Pilgrimages to Kusu Island from the main island of Singapore and beyond began even before Stamford Raffles ever saw the island with his own eyes. At its peak, Kusu Island was visited by 23,000 people in a single day. This year, however, the crowd will be limited to 500 people per day due to the ongoing pandemic.
This pilgrimage season, which is based on the ninth month of the lunar calendar, will begin on 17 October and end on 14 November. Pilgrims that make their yearly visit usually make their way to the Tua Pek Kong temple or to the shrines of the three Malay Saints. This year, all pilgrims are required to use SafeEntry for mandatory contact tracing purposes. They will also have to make a reservation via this webform. The safe distancing measures that have been put in place on the mainland of Singapore will also apply here: each applicant is only allowed to register up to five people. Bookings start on Monday.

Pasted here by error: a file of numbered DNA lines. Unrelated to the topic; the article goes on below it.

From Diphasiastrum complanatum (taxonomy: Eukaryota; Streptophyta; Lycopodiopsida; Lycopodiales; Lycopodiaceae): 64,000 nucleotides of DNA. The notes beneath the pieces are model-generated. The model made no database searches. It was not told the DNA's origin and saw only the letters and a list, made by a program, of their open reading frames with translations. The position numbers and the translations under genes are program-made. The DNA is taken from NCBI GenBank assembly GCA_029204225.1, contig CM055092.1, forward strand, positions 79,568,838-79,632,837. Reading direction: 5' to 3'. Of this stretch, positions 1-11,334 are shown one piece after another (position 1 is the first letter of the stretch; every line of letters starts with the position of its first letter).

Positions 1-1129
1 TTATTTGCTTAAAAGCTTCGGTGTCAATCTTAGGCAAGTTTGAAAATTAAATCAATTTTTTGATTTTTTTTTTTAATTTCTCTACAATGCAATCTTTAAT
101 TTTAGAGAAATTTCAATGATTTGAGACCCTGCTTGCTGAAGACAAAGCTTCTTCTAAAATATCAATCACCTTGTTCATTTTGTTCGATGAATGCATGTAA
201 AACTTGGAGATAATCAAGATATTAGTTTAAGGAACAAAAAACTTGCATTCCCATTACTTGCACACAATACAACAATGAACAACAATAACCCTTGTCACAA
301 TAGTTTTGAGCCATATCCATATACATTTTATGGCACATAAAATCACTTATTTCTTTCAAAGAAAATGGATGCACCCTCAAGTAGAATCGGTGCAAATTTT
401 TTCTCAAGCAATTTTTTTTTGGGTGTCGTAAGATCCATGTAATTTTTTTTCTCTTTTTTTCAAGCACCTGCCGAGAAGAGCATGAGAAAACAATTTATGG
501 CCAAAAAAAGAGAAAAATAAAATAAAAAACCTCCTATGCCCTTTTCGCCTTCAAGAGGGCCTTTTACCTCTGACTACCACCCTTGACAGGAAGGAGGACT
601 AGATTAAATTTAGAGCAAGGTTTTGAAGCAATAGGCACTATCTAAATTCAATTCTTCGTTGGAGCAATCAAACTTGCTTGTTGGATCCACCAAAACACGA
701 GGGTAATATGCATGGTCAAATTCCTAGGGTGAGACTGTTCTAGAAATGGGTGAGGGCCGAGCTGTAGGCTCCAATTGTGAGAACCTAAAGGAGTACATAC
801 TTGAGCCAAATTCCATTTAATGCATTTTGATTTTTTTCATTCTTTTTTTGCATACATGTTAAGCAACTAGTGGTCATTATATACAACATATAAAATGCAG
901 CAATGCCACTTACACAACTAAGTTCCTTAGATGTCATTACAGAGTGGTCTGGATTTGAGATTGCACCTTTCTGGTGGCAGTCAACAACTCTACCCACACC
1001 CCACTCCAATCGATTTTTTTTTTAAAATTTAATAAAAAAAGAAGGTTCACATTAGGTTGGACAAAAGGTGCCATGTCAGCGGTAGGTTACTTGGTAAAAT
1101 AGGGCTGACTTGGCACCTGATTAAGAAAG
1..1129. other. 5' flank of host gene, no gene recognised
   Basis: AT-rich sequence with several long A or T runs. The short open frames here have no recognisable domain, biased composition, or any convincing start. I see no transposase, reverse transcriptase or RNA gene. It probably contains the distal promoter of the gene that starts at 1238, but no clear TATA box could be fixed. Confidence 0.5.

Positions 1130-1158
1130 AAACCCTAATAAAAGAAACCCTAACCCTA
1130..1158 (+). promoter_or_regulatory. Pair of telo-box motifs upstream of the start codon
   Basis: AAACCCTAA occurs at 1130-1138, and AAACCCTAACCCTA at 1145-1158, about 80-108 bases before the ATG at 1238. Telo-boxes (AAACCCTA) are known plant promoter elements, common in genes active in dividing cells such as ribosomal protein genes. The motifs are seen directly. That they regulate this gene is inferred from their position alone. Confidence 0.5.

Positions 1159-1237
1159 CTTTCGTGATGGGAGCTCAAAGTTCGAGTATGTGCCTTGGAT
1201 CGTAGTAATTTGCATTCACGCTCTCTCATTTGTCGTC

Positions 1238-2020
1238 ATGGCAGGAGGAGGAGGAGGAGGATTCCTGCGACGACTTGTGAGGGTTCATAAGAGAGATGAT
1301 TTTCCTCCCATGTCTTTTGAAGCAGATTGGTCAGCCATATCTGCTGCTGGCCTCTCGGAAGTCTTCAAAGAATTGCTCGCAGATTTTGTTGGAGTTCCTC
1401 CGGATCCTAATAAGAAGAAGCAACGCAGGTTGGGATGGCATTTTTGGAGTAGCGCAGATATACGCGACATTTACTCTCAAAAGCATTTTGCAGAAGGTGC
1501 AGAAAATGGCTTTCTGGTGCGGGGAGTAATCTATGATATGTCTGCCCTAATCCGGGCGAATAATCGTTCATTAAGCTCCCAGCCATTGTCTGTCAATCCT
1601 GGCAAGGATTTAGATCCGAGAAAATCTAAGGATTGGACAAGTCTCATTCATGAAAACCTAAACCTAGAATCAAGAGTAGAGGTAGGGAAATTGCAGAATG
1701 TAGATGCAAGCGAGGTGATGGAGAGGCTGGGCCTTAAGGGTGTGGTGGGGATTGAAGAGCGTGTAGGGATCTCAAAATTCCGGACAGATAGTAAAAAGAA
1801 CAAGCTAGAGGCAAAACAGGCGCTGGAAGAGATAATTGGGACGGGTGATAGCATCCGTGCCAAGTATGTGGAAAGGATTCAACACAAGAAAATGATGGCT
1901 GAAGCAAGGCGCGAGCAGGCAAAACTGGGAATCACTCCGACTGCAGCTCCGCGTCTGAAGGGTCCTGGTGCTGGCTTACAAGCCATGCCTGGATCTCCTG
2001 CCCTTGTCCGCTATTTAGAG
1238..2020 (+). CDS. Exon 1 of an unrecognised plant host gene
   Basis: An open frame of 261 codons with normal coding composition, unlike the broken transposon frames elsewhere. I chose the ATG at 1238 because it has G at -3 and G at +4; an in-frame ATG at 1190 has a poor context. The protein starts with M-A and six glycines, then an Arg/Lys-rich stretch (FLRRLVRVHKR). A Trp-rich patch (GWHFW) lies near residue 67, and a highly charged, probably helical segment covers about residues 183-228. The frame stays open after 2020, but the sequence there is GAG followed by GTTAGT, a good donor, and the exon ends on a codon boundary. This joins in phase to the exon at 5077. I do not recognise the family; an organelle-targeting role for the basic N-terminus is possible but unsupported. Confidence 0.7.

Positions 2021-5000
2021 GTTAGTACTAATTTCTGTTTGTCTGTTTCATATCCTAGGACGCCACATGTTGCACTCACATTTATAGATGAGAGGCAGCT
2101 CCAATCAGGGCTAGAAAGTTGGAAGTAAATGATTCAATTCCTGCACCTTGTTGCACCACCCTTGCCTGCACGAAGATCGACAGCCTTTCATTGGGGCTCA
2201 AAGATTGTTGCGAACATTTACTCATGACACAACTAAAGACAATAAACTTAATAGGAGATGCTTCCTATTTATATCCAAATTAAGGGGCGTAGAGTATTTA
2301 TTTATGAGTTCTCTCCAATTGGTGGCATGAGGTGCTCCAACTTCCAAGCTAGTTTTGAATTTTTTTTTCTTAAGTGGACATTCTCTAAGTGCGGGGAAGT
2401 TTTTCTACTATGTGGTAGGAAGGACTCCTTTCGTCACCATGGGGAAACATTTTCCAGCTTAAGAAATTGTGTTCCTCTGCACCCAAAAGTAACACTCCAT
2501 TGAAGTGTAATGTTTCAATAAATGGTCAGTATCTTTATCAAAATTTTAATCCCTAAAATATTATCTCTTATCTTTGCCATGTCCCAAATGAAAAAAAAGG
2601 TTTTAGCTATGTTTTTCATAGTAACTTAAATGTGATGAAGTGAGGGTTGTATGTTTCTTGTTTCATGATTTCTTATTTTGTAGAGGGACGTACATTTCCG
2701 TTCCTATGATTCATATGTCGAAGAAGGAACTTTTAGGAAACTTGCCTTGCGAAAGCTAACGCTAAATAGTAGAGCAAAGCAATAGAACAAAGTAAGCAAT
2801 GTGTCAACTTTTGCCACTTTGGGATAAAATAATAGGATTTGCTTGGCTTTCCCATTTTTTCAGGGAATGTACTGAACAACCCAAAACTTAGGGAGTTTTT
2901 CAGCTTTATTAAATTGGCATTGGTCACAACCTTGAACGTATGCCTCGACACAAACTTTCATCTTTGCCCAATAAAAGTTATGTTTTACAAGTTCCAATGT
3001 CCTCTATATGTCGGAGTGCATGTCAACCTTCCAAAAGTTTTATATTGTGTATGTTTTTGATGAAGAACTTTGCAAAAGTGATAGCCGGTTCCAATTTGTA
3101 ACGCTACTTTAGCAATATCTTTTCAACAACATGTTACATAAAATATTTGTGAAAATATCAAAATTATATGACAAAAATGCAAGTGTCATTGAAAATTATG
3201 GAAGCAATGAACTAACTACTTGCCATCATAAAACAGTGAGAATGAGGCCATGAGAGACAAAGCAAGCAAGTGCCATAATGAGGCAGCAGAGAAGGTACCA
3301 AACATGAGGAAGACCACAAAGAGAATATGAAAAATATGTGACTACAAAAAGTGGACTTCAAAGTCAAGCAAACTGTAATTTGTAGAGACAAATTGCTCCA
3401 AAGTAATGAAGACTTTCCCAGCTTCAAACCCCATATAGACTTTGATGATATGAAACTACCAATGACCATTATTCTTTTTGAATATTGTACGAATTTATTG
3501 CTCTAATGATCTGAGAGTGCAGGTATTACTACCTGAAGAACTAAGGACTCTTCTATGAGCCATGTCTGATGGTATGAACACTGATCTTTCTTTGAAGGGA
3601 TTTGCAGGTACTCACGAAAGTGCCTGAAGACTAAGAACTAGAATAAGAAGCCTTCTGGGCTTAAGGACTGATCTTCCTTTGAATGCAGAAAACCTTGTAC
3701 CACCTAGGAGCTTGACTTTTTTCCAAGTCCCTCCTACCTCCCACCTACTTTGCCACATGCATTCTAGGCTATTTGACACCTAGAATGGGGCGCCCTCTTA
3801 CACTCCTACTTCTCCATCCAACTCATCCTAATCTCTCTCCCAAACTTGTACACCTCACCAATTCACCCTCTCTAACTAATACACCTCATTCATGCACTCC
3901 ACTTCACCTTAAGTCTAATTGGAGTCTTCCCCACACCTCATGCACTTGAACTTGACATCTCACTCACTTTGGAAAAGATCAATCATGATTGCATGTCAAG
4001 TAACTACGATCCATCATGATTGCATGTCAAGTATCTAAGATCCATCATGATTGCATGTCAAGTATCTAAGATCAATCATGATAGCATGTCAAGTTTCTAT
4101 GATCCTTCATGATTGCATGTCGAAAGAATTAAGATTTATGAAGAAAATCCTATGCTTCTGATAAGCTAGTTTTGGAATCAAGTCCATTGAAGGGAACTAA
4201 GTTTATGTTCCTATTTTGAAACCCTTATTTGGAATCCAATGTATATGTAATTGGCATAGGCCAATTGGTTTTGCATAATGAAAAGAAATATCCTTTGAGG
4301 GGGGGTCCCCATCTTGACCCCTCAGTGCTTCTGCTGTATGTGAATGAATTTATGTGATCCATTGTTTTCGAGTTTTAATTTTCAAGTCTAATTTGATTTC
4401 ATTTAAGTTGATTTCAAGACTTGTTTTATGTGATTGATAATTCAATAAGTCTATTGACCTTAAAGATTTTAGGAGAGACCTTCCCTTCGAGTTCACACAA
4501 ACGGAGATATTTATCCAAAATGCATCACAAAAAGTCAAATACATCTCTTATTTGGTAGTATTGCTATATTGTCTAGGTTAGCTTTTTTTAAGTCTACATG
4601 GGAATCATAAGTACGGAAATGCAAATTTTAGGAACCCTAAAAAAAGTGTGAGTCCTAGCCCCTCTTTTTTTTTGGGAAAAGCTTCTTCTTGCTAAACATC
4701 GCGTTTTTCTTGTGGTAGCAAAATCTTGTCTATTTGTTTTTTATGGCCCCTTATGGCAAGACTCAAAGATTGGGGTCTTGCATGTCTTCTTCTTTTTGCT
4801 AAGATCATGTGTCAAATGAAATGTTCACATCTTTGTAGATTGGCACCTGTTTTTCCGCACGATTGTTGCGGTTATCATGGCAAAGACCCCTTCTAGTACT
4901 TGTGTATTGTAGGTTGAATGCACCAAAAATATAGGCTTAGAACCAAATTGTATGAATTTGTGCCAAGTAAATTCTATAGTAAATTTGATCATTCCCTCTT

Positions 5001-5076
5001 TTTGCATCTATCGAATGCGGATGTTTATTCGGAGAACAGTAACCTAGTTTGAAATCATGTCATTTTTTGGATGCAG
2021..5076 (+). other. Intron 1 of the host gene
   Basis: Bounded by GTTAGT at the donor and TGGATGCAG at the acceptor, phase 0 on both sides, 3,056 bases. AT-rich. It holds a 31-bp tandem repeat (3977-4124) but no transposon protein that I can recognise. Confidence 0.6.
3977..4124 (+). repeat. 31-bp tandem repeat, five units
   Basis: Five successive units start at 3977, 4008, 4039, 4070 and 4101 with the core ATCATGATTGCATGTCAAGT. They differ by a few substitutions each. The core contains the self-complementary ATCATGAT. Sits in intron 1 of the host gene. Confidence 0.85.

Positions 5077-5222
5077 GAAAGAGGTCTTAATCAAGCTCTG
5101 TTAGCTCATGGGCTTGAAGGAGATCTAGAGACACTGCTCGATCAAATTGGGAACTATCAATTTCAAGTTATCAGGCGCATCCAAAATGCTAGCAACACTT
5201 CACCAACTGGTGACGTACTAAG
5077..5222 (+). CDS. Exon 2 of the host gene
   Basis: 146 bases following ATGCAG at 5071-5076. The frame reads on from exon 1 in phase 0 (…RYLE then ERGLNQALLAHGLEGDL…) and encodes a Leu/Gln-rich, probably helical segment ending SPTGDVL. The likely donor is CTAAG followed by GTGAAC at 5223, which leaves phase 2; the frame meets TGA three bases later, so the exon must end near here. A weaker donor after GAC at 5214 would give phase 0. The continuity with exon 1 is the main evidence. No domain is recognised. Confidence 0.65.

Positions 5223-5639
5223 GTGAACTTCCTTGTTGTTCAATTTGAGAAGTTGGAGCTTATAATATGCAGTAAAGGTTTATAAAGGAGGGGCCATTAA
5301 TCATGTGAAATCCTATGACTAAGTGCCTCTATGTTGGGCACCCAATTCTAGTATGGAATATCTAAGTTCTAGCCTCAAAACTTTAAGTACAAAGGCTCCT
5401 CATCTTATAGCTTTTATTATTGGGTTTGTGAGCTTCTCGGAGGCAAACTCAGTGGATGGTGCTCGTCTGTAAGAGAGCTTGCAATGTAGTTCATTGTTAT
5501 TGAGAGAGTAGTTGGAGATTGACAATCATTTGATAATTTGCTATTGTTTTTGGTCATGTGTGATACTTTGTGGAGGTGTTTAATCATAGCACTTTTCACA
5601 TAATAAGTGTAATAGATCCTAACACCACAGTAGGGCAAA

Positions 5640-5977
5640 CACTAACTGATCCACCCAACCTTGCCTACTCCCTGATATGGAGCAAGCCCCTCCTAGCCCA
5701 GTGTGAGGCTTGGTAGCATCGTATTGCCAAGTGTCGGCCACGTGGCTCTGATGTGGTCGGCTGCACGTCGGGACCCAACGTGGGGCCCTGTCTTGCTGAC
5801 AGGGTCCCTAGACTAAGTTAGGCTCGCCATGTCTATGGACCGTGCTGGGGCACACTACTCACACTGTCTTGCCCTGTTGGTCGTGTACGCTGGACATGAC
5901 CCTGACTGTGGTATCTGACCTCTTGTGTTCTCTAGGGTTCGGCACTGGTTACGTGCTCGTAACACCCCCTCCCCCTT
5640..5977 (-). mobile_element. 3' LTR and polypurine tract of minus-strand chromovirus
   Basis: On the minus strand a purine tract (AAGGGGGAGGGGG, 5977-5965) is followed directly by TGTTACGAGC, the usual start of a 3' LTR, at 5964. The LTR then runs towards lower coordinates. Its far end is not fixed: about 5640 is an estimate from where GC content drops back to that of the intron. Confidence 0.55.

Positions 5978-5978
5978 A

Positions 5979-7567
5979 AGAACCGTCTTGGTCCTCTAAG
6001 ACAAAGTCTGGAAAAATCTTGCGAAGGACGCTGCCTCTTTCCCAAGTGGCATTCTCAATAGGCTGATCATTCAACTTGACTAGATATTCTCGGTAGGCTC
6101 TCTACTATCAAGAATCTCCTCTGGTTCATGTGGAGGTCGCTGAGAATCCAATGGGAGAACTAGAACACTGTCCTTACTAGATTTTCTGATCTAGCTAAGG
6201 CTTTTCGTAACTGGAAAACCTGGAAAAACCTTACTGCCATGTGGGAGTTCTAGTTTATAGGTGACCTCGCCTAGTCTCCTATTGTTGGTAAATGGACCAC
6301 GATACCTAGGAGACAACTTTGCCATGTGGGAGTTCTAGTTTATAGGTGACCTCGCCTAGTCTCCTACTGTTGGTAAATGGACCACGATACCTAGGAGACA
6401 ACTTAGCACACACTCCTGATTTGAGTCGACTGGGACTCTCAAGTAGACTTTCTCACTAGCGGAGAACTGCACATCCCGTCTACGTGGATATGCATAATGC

Upon successful booking, a confirmation email will be sent to applicants, who will then have to present it to the counter staff at the Singapore Island Cruise & Ferry Services. Pilgrims will also have their temperature taken before they board the ferry.
As there will be an enforced maximum capacity of 30 people for the temple and 15 people for the shrines, the Singapore Land Authority anticipates that long queues may form. If possible, pilgrims are advised to visit during the weekdays to reduce the possibility of waiting in line.
Curious about the history of Kusu Island? Don’t know why it’s called Turtle Island but decidedly not turtle-shaped? Check out our article from August on Kusu Island to read a quick run-down on the whys and hows of Kusu Island!